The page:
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Kidney Week

Abstract: TH-PO647

Why Do Older Patients Choose Conservative Management?

Session Information

  • Geriatric Nephrology
    November 07, 2019 | Location: Exhibit Hall, Walter E. Washington Convention Center
    Abstract Time: 10:00 AM - 12:00 PM

Category: Geriatric Nephrology

  • 1100 Geriatric Nephrology


  • Saeed, Fahad, University of Rochester Medical Center, Pittsford, New York, United States
  • Adams, Hugh, Nephrology Division, Rochester, New York, United States
  • Epstein, Ronald M., University of Rochester, Rochester, New York, United States

Although many older patients with end-stage renal disease and limited prognoses prefer conservative management (CM), it is not widely offered in the US. Moreover, there is a dearth of US-based literature reporting clinical experience with shared decision-making regarding CM of advanced chronic kidney disease (CKD).


We describe the experience of 13 patients who opted for CM at the University of Rochester Medical Center’s CKD clinic. Their reasons for choosing CM were categorized into four broad categories based on a review of their electronic medical records. A retrospective chart review conducted by two reviewers determined the status of advance care planning, hospice referral, and place of death.


During the year 2016-2017, 13 patients opted for CM. The mean and median age of these patients was 81.8 years (standard deviation 7.3) and 83 years (interquartile range 11), respectively. Their reasons for choosing CM included: poor prognoses; a wish to maintain their quality of life; their desire for a dignified life closure; and the intention to protect family members from having to see them suffer, based on their own memory of having witnessed a relative on dialysis previously. A total of seven patients died: all received hospice services, five died at home, one at a nursing home and one at a hospital. Advance care planning was completed in 100% of the cases. Symptoms were managed in collaboration with primary care physicians.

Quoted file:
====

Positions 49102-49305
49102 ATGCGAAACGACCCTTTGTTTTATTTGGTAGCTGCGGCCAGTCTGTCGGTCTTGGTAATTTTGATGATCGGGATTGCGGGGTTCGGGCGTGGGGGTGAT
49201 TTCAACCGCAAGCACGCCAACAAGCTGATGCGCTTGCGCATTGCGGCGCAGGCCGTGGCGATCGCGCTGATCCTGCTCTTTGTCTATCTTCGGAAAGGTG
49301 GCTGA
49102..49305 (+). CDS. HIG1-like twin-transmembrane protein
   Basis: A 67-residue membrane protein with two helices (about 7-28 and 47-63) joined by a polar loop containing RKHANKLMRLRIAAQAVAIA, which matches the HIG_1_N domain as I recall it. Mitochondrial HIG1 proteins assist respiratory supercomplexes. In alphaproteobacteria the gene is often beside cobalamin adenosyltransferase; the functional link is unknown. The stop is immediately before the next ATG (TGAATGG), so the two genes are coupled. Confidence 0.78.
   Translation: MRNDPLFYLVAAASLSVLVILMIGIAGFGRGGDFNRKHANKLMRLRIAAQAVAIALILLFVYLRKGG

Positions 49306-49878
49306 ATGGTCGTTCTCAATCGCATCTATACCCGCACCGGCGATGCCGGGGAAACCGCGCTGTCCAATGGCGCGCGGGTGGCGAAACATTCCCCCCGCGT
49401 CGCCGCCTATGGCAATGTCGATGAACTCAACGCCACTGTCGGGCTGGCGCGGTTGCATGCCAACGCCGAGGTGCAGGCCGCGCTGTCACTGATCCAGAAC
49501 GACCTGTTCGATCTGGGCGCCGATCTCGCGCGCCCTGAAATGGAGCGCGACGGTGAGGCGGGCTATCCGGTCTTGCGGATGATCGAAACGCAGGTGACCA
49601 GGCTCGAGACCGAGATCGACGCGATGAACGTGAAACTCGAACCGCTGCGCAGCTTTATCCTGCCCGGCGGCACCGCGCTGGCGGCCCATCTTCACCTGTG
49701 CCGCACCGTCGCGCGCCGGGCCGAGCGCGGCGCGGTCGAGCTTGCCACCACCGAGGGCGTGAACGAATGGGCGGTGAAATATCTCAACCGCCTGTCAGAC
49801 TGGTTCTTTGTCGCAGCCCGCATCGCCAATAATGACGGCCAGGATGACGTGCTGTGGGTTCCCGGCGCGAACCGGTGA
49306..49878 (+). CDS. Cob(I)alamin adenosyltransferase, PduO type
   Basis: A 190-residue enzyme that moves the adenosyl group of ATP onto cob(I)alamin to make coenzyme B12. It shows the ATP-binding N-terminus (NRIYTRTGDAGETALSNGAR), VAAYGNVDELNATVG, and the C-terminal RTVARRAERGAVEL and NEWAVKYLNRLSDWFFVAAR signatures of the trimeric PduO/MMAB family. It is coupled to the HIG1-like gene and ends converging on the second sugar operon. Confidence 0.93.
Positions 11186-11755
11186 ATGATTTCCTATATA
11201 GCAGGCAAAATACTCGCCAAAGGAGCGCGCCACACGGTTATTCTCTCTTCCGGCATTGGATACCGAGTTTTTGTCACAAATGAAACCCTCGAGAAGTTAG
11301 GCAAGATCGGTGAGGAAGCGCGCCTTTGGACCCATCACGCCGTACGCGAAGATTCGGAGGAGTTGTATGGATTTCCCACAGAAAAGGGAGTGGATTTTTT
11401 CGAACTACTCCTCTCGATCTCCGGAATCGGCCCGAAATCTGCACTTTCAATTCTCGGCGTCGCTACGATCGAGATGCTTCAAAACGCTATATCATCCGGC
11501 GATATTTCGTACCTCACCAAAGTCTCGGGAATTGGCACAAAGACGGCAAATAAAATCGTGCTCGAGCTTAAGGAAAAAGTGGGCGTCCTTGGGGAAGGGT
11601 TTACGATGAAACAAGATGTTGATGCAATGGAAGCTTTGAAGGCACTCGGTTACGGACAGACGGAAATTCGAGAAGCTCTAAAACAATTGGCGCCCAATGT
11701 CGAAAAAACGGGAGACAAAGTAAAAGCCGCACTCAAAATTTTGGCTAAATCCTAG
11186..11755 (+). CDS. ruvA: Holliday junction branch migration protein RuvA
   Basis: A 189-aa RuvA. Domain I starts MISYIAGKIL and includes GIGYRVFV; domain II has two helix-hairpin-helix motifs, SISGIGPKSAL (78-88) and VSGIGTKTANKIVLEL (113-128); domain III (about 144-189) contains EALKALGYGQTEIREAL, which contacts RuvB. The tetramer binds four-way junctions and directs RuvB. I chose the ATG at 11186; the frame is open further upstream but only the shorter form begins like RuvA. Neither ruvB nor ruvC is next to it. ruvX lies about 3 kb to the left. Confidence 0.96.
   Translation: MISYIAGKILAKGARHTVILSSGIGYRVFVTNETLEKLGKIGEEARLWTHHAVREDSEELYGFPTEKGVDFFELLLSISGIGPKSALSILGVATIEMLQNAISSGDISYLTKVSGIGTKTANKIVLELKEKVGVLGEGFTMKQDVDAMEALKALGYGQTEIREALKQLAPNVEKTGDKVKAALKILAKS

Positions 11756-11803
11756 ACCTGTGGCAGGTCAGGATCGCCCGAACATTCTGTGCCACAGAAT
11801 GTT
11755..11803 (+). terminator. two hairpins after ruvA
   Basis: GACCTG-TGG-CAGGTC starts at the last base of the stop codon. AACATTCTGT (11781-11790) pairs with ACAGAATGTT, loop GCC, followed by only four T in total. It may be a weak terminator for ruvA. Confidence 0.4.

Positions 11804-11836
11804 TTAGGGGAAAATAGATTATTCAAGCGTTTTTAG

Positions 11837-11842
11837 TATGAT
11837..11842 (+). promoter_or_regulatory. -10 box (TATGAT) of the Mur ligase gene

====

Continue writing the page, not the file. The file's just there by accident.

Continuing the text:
Patients’ decisions to forego dialysis and engage in CM were influenced by their values and previous experience with dialysis, in addition to co-morbidities and limited prognoses. Promoting the choice of CM in the US will require training of clinicians in competencies, including communication and decision-making skills, as well as basic symptom management.